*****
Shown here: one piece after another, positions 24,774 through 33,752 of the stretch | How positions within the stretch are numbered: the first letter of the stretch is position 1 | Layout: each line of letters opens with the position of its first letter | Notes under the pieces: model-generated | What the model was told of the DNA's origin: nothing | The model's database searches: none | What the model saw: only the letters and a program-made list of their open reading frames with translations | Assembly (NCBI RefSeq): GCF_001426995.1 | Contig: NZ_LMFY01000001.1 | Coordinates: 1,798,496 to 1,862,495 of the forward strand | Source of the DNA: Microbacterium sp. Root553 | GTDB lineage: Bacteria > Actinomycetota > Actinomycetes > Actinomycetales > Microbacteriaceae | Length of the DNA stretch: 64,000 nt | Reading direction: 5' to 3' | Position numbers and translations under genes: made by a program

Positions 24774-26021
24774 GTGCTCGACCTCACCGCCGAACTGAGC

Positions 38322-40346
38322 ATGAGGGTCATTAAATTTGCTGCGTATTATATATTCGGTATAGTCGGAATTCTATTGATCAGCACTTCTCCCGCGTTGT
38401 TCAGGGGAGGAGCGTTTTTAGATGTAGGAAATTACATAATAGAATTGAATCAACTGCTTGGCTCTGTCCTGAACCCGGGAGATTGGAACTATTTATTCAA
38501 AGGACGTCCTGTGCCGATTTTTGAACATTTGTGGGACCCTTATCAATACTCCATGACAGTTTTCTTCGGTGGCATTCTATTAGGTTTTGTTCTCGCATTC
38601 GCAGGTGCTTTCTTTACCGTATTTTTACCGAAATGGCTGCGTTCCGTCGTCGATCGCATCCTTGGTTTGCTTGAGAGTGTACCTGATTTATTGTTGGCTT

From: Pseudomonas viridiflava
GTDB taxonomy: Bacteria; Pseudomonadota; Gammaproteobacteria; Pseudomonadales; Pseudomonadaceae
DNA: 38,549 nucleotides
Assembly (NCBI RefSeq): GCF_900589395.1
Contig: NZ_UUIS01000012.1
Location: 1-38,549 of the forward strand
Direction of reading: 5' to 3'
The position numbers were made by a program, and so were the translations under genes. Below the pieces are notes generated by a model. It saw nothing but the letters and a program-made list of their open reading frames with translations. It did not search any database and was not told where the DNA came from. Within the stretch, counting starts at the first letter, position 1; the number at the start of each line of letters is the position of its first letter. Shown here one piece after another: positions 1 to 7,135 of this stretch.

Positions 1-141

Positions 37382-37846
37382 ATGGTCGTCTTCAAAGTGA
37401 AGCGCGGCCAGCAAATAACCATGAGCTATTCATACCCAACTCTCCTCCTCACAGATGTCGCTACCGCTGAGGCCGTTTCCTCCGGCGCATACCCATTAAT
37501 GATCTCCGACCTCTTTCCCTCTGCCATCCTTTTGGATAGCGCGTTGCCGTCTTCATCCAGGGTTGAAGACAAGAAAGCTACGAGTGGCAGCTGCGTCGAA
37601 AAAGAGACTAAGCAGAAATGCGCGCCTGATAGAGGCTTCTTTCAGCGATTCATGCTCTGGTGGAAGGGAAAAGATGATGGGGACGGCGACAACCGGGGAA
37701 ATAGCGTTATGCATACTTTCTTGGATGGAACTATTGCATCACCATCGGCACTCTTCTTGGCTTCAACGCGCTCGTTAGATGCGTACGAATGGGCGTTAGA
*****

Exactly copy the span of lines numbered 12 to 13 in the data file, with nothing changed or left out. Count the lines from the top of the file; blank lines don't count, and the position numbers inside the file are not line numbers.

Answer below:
Assembly (NCBI RefSeq): GCF_900589395.1
Contig: NZ_UUIS01000012.1